OBGraham......ones missus is from the great state of Ohio and following almost 10 years in UK agrees with me:) She has already purchased the grinder and stuffer and all we need is the recipe :)

She also loves proper Irish bacon,black pudding and BBC 3 none of which can be easily sourced.

We live close to Amish butchers ,and whilst they are good,they aren't quite what we are looking for. I guess it is all in the grind and seasoning mix.

I do enjoy living in the US ....but like her in the UK there are just certain products which seem to be part of ones DNA and you miss 'em. :ok:

Standard Noise
15th Apr 2014, 20:28
See now, if you could just dig your way out of the white stuff, you could look for a decent butcher, I found one here in Ciderset, all the way from sunny Ballyhackamore.............and his sossies are proper!

eastern wiseguy
15th Apr 2014, 22:11
I found Black Pudding today.....it's a German version....but let's see.

SN.....I bloody wish...does he deliver? :ok:

16th Apr 2014, 13:57
eastern wiseguy:

Did somebody say, Ohio?


16th Apr 2014, 14:51
. . . I was rather fond of the sausages served at the Hale Pohaku facility when I used to work at the telescopes on Mauna Kea. Skinny little things, but with a meaty texture and good flavour.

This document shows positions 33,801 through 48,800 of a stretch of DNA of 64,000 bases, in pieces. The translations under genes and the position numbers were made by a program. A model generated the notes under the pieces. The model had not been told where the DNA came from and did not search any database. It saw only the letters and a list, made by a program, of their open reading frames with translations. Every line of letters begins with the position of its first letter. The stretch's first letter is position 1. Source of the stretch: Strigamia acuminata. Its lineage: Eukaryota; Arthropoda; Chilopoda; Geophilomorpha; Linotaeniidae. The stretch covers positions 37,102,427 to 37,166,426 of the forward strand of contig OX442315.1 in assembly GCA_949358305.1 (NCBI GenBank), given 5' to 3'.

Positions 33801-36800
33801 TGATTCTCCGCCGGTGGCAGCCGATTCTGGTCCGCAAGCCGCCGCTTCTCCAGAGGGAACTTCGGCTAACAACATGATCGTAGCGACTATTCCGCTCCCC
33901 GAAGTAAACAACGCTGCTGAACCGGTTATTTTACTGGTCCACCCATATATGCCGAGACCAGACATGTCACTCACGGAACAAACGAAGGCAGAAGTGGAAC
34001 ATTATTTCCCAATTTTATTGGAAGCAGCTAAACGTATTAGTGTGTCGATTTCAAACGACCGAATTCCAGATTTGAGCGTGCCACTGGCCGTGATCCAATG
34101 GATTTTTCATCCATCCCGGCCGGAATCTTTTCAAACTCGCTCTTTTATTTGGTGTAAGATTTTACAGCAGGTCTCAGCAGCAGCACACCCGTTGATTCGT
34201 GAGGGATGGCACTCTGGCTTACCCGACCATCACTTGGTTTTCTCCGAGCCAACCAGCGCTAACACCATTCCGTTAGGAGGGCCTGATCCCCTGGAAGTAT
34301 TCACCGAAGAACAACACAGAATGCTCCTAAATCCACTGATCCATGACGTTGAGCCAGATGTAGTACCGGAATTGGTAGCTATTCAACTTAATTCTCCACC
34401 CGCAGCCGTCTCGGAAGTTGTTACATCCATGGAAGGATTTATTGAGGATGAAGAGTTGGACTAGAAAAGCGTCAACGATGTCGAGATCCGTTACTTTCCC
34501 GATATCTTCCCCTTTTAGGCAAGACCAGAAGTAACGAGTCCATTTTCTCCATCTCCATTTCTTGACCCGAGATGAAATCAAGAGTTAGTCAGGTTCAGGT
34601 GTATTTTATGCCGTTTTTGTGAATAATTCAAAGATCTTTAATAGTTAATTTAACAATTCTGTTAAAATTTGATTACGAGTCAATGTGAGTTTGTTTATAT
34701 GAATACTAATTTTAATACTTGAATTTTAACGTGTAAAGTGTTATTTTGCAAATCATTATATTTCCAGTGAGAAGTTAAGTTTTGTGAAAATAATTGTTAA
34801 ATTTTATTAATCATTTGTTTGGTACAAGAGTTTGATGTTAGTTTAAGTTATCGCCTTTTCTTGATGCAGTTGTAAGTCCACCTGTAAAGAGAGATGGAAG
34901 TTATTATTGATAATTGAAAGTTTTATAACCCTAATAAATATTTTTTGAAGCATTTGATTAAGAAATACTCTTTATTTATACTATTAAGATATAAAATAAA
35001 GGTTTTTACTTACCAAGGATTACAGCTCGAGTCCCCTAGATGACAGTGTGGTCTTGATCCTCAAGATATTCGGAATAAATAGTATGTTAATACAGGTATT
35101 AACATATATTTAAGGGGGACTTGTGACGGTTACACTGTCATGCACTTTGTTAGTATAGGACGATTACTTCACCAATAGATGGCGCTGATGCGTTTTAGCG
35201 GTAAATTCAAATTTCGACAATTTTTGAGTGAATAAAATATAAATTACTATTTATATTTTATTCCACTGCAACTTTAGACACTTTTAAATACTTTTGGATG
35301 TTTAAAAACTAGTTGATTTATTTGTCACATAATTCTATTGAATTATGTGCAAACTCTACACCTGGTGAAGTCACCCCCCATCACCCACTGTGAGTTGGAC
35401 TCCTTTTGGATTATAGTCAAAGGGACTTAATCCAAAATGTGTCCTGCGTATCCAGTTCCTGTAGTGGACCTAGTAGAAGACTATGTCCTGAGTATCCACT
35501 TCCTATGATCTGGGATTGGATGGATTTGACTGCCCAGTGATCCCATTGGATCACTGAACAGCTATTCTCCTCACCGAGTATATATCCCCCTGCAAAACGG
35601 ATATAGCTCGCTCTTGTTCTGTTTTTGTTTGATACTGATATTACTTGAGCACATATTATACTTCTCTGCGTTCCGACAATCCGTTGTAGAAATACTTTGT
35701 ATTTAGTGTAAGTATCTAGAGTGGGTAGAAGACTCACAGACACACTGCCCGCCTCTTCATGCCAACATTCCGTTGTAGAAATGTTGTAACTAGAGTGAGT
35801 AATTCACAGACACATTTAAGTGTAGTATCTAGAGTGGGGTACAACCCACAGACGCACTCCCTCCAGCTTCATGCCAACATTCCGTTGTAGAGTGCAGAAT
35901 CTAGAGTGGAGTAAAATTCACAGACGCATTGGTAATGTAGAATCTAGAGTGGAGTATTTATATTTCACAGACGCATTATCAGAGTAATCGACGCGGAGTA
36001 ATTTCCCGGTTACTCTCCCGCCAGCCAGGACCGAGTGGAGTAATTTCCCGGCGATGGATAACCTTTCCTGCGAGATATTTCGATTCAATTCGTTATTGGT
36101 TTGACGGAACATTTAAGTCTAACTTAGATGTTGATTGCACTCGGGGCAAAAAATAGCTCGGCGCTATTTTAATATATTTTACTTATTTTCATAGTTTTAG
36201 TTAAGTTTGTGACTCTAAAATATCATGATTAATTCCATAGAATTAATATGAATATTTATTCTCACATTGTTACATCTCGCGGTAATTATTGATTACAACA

But don't get me started on mass-produced US bread! :yuk:

16th Apr 2014, 14:58
MagnusP wrote

But don't get me started on mass-produced US bread!

What, you don't like packaged shit like this?


Yum, yum. Wonder bread. Has the consistency of chewy snot. And it's called Wonder bread because after eating it, if you have the gall to do so, you wonder what in God's name possessed you to eat it.

Wonder bread helps build bodies in 8 ways. (So goes the advert on TV). The part they left out, however, is: And clogs your butt-hole for 10 days.

16th Apr 2014, 20:59
I make fresh bread for the house in the French style. Flour, yeast, touch of salt - that's all you need for the best bread in the world. But it is good for only one day.